Quite an interesting project indeed.
The paper towel roll and cups are are working as an acoustic megaphone, also called (in ancient times) speaking trumpet.
Directional focus of the radiating sound waves is part of the way the megaphone works, but that's not all, as, as you have noticed, there is also amplification in other directions, not just the front of the cone (and the other project without paper cups also works to some extent).
That is due to an acoustic phenomenon called acoustic impedance matching. Acoustic impedance is often compared to electrical impedance, and much like in electrical circuits, circuit stages (e.g. amplifier and speaker) work better when their impedance is similar (or "matched"), also in acoustic systems sound energy is transmitted more efficiently when the vibrating body has an acoustic impedance closer to that of the propagation medium.
By adding mass to the vibrating body that's producing the sound, the megaphone approaches more closely the acoustic impedance of air, and thus the energy produced by the emitting device (the vocal chords in the case of a speaking trumpet, or the iphone speaker in the case of your daughter's project) is transmitted more efficiently to the air.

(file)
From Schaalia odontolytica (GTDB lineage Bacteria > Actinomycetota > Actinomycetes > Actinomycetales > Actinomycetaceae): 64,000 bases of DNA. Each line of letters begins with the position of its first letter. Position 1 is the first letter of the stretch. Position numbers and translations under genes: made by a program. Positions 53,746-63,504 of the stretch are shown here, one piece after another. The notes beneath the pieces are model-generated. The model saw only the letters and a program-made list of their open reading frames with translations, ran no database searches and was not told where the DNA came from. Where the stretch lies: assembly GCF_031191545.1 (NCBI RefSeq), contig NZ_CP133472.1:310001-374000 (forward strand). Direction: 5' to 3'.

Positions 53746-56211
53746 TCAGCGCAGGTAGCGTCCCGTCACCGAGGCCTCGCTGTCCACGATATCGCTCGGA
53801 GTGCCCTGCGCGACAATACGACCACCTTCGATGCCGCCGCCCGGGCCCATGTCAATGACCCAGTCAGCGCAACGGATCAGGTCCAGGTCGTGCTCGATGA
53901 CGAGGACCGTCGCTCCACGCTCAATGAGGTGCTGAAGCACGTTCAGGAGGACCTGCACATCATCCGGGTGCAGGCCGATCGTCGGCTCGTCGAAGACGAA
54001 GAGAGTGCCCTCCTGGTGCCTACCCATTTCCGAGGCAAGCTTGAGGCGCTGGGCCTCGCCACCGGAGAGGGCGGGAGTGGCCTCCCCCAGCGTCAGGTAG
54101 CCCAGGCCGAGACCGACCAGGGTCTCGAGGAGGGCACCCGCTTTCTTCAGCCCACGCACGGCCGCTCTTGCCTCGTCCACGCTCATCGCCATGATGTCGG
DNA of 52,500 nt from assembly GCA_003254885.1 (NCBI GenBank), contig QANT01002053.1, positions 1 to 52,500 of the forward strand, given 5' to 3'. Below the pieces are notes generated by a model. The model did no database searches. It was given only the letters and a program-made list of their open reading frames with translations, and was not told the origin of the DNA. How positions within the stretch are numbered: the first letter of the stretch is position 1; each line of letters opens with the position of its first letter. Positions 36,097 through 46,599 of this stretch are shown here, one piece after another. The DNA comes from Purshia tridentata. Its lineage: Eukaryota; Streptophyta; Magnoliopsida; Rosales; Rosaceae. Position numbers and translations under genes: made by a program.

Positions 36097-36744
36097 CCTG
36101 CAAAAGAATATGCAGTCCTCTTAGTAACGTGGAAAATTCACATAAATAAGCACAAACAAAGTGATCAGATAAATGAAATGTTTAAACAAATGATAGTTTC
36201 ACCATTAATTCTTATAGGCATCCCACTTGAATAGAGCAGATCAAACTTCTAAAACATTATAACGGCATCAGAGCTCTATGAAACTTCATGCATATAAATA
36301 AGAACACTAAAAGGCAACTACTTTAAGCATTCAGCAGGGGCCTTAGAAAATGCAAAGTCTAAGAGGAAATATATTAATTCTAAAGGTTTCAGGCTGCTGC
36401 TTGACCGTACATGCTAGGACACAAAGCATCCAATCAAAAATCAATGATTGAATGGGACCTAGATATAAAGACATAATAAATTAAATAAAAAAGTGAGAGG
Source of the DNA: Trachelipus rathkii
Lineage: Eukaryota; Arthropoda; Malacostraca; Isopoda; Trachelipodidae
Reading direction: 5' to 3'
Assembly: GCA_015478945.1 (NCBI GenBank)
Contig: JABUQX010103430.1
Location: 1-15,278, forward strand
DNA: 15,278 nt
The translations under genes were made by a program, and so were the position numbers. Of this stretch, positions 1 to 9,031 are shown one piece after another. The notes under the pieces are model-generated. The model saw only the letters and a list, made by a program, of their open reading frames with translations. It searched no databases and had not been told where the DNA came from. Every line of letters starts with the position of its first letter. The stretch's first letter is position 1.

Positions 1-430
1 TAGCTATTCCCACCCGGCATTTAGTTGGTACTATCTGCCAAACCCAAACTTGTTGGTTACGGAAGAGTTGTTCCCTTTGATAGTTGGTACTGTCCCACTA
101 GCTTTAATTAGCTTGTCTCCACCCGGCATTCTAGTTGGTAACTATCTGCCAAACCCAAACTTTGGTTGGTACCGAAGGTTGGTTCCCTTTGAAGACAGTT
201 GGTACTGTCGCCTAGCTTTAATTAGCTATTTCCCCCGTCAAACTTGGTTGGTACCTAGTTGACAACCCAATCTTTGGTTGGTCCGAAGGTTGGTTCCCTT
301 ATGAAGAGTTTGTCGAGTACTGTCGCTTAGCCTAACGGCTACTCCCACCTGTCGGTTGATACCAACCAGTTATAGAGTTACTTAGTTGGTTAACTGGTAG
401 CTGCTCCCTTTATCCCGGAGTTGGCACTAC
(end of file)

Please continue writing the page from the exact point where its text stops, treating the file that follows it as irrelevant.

Note that yes, the megaphone device must vibrate for this to work, but the vibration is transmitted by the air vibrating inside the tube (much like the the vibration of air inside a brass instrument), not by direct contact between the speaker and the tube. The same principle was at work too in the primitive gramophones or phonographs. The stylus induced vibration to a diaphragm which produced faintly audible sound; it was this sound that was amplified by the characteristic horn.
I think that in the case of your project the paper roll provides the vibrating mass and the plastic cups some directional focus, as their mass is very little and the way they are tied to the roll is anyway very loose to receive vibration from the roll.